2. 2. Your network router is accessible from the internet, so hackers can access the router and modify your network settings, even disabling the internet connection or stealing your personal data.
  3. 3. Your router is vulnerable to hacker attacks, i.e., hackers can easily read your router settings, get access to the router, and modify it. Your personal data might be in risk.
  4. 4. Your internet connection is compromised and your router could be hijacked. Your router is already hacked (i.e., some well-known sites are re-directed to fake IPs).
  5. 5. Devices on your network are accessible from internet. This happens when Internet Protocol version 6 (IPv6 is enabled on the router and the devices get IPv6 addresses that are not firewalled. The problem is not primarily in the protocol, but in the router, which is not able to secure the devices with these addresses

Avast can help you protect your home network

With Home Network Security  on all  Avast security products, we can translate this into security protection for you. This 7-part series published on the Avast blog this month will show you what to do to enhance your network security and how Avast can guide you through the task.

 

Before we continue, know that there are a lot of free guides available from the major router manufacturers that provide step-by-step information. Take a look, for instance, here. Look for your model and read a bit. Remember, all you learn will work toward protecting your network. You can also download and install a router detector that could help you in this job.

Avast Software’s security applications for PC, Mac, and Android are trusted by more than 200-million people and businesses. Please follow us on FacebookTwitter and Google+.

September 11th, 2014

Leave your credit cards at home; Apple Pay lets you buy things with your phone

source: CNET.com

In the wake of the Target, and now Home Depot, security breaches, Apple Pay wants to provide a safer way to make a purchase.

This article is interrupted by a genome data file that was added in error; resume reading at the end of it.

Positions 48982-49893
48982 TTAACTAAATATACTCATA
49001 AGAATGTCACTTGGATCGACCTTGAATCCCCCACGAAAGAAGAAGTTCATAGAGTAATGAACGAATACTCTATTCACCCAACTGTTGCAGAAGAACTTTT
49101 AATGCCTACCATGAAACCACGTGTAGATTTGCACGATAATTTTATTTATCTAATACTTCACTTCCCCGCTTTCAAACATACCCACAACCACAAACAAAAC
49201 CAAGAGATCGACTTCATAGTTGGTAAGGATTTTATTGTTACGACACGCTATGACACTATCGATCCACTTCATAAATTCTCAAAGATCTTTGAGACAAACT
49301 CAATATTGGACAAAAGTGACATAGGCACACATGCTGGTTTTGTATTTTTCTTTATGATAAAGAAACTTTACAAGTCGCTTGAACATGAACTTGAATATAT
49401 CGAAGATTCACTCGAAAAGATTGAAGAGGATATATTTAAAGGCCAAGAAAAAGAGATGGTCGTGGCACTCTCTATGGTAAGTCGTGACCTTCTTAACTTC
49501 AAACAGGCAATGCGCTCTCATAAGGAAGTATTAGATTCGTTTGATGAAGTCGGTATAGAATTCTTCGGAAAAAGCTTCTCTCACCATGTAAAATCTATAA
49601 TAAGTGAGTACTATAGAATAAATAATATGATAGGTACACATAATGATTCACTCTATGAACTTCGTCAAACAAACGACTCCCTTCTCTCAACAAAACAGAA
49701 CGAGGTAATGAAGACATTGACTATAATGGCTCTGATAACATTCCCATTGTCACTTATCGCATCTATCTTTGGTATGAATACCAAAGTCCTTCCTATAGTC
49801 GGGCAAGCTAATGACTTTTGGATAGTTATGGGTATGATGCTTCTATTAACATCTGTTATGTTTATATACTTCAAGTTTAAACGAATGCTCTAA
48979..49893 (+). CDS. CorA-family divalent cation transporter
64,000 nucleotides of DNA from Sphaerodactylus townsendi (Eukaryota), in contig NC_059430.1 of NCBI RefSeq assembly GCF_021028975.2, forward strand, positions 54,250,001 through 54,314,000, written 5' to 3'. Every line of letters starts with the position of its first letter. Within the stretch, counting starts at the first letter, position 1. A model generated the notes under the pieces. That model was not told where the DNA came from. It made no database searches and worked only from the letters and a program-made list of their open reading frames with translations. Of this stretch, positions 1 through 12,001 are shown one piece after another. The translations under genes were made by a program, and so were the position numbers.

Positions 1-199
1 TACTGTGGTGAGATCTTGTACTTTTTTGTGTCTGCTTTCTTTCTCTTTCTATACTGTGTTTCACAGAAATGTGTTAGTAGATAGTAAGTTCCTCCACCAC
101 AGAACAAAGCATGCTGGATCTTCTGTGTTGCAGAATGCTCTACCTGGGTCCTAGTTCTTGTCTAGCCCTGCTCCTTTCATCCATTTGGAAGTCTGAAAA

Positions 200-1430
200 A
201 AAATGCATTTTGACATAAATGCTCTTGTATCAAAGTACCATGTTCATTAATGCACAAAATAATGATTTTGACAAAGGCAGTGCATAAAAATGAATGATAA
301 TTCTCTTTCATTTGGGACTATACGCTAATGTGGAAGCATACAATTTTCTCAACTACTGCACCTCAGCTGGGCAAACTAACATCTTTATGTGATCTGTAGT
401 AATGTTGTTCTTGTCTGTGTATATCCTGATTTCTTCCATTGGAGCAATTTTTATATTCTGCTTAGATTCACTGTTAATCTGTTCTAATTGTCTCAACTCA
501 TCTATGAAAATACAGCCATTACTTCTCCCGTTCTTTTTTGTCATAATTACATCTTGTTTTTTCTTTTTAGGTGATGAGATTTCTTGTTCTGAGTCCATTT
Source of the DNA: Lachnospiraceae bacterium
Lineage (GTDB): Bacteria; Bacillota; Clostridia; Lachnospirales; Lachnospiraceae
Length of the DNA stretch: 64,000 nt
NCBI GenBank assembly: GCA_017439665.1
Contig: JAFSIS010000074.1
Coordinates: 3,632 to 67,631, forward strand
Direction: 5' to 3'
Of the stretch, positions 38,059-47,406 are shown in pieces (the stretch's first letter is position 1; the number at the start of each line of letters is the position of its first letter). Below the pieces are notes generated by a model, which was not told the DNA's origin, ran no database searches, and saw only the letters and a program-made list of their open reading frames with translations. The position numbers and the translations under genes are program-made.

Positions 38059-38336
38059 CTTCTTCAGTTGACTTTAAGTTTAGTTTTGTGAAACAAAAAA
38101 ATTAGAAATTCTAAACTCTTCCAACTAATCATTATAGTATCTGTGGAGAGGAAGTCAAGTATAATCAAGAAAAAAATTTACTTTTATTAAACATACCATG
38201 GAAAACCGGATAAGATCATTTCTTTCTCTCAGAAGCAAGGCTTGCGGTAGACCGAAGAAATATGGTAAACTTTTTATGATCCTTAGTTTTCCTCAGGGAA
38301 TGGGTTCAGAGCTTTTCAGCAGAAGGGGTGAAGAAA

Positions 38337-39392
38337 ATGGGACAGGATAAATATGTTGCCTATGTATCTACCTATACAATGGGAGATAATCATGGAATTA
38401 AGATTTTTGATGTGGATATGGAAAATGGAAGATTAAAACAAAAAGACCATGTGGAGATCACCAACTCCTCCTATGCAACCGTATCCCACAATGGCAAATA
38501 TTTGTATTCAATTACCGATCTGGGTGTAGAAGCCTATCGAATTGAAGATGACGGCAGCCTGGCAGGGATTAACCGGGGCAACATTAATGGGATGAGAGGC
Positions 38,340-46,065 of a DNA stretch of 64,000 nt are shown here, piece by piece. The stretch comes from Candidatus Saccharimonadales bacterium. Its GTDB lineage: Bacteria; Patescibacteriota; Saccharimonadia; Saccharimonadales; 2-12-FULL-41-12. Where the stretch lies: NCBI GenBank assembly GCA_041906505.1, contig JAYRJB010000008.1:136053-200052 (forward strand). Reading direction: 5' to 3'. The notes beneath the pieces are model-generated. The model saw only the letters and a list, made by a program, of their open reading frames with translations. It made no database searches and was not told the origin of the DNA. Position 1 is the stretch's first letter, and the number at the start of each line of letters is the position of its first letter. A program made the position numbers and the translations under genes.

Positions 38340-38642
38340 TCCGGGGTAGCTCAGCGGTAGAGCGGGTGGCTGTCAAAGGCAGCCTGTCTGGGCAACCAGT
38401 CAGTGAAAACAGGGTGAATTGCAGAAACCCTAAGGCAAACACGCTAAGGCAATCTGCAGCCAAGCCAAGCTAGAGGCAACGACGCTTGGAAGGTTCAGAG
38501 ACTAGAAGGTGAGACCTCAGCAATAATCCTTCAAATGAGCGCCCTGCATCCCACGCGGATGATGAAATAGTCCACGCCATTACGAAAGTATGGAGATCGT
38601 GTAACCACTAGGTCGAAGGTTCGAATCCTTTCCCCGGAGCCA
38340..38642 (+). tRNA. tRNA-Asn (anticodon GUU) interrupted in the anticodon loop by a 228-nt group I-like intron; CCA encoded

Nestled in-between this week’s announcements of the iPhone 6 and the Apple Watch, Apple CEO Tim Cook announced a new mobile payment system called Apple Pay. New iPhone and Apple Watch owners can leave their credit and debit cards at home because the devices come with a chip that lets them tap-to-pay at major retailers.

When you are in one of 220,000 participating stores, like McDonald’s, Walgreens, Disney, or Macy’s, you use the magic of near-field communication (NFC) to hold your phone by a terminal to pay. It also requires that you place your finger over a sensor to verify your fingerprint. The Apple Watch works the same way, without the added security of the fingerprint, and syncs to your iPhone 5, iPhone 5c, and iPhone 5s. The payment system will work with American Express, Mastercard, and Visa.

Sounds pretty good. But, Google Wallet, PayPal and other NFC systems have failed to really take off; will Apple give us a better way? I asked mobile malware analyst Filip Chytrý to share his thoughts about the security of Apple Pay.

Deborah: From a security perspective, what do you think about Apple Pay?

Filip: I have some concerns. Communications between your device or watch is through Bluetooth, and we have already seen many incidences of intercepted communication between two devices using a man-in-the-middle attack. Generally, anytime you use a pay system there is communication between the phone or watch over Bluetooth. This communication works over a much longer distance than NFC, so payment interception would be easier.

Deborah: I understand the convenience of paying with Apple Pay, but how is this more secure than paying with a credit card? Read more…

Categories: General, Technology Tags: , ,
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April 2nd, 2014

Declaring machine war against malicious Android packages

machine_war_theme_jpg